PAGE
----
If you’re a freelance writer, you may have thought about adding ghostwriting to your freelance writing services.
But, exactly what is ghostwriting? And, what are some of the advantages and disadvantages of doing this type of writing? Is it ethical? Are such jobs available?
If you’re like many writers, you’ve heard of ghostwriting, but you don’t really know a whole lot about it.
In this post, I’ll answer some of your questions about ghostwriting and invite you to join a discussion on ghostwriting ethics.
What is Ghostwriting?
As you’ve probably already guessed, ghostwriting is NOT writing about ghosts–despite the name. (Okay, that was a bit of humor…)
Rather, ghostwriting is writing under another person’s name. Usually ghostwriting is needed because the other person is too busy to write for themselves or lacks professional writing skills. As a freelance ghostwriter, you may tackle projects ranging from blog posts, to books and e-books, to biographies, to speeches, and more.
Ghostwriting has a long literary history. Many literary and historical figures have used ghostwriters to help them produce written material and speeches.
The extent of a ghostwriter’s involvement in a project also varies. A freelance ghostwriter could be asked to do anything from write a complete book from start to finish to help the client polish off and organize a mostly written piece of work. If you decide to do ghostwriting, be sure to get a detailed scope of work before you quote a price and always use a contract. One ghostwriting job is not the same as another.
Here are some additional resources to help you learn more about ghostwriting:
- Ghostwriter Dad–A blog dedicated to helping ghostwriters (and other writers) make a good living.
- Breaking Into the Lucrative Book Ghostwriting Business–Very helpful post from Allena Tapia at About.com.
- Working in the Shadows: Ghostwriting, Freelancing, and Work Without Recognition–Thoughts on what it’s like to be a ghostwriter from Dustin M. Wax at Freelance Switch.
- Of Copyrights, Derivative Rights, Ghostwriting and Contracts Oh My–Excellent post from Anne Wayman at About Freelance Writing that outlines some of the legal issues of ghostwriting.
- Getting into Character for Ghostblogging–Interesting post from Dana Prince at Get Paid to Write Online.
As you can see, there’s quite a lot of information available, and these references are just to get you started.
Advantages of Ghostwriting
The advantages of becoming a ghostwriter are many, including:
- Pay–Successful ghostwriters are well paid. Many of those who engage the services of ghostwriters are prominent individuals and are willing to pay enough to make sure the job is done well.
- Work–There is plenty of work available for a talented ghostwriter. Not only that, but the projects tend to be larger than other writing projects (such as writing web content, for example).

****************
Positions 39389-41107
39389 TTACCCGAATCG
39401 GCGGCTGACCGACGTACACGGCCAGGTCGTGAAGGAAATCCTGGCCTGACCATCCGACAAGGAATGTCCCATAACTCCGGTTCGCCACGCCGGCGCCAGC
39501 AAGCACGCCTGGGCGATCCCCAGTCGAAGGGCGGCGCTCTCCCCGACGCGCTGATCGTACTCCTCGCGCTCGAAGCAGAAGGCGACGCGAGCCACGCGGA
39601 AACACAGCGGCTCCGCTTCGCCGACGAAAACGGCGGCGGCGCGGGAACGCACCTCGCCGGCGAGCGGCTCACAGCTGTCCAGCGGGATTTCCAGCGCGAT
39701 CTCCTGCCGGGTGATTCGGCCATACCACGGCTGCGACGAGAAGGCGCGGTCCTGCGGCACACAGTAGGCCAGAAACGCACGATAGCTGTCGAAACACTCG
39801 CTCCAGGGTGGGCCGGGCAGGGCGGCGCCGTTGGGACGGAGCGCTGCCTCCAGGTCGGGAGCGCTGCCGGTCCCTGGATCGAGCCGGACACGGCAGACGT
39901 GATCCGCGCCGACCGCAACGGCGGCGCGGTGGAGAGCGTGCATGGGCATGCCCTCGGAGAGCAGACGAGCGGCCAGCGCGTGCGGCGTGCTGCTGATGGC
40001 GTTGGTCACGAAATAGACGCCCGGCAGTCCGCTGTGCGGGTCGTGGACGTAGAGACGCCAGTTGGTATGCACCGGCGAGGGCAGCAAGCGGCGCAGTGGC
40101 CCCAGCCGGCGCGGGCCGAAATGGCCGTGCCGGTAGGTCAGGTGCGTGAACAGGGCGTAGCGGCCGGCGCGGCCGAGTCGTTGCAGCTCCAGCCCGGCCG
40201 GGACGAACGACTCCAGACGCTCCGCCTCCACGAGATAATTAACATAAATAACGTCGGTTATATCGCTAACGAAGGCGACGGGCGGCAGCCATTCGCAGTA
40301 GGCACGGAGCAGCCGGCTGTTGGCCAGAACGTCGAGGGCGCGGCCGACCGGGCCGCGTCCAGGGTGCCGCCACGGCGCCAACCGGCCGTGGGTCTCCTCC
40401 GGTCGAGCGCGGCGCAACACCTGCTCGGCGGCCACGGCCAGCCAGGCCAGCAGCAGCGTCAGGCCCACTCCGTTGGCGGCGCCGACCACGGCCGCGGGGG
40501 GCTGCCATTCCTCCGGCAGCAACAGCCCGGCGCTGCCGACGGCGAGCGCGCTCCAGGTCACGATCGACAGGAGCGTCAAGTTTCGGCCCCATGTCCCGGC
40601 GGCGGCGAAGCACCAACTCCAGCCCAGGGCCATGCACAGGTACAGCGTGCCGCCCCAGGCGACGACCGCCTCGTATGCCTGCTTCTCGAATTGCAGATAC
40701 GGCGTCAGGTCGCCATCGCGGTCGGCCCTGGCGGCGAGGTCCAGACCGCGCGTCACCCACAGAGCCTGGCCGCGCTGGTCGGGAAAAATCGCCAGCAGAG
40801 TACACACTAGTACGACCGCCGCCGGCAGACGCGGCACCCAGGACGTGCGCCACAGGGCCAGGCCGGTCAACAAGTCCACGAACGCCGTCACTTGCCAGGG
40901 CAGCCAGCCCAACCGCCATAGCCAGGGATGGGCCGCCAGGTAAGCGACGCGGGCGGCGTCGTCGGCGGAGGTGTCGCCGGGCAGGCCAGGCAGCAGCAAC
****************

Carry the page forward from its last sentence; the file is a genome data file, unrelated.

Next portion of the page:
- Contacts–As a ghostwriter, you may have the opportunity to work closely with a prominent or even famous individual. Of course, not all of your clients will be celebrities.
Naturally, you also get the satisfaction of a job well done and the opportunity to continue to hone your writing skills.
Disadvantages of Ghostwriting
Along with the advantages of ghostwriting, come the disadvantages:
- No credit for your work–No matter how good your writing is, you usually can’t ever take credit for your ghostwritten pieces. Someone else will get the credit for your work. These aren’t writing pieces you can put in your portfolio.
- Scope changes–Depending on the project, ghostwriting tends to be very personal for a client. In fact, it may even be a memoir. For that reason, there may be multiple revisions and changes until the piece is “just right.”
- Ethical considerations–Some areas of ghostwriting have fallen under scrutiny. For more details, see the section on ethical considerations below.
Is ghostwriting ethical?
Well, of course every writer will have a slightly different opinion about this.
In a few fields, ghostwriting is frowned upon. This is particularly true in the academic world where individuals are typically expected to do their own writing. In fields like this, ghostwriting may be looked upon by some as a form of cheating.
However, most industries do accept ghostwriters and in some fields (such as politics and entertainment) it is pretty much expected that the major players will get at least some help from a professional writer to write their books and speeches.
Is ghostwriting your freelancing business? Share a few pointers on how you got started. Did I leave anything out?
What do you think about the ethical concerns about ghostwriting? Are they legitimate, or not? Can you think of other concerns?
Image by S. MASH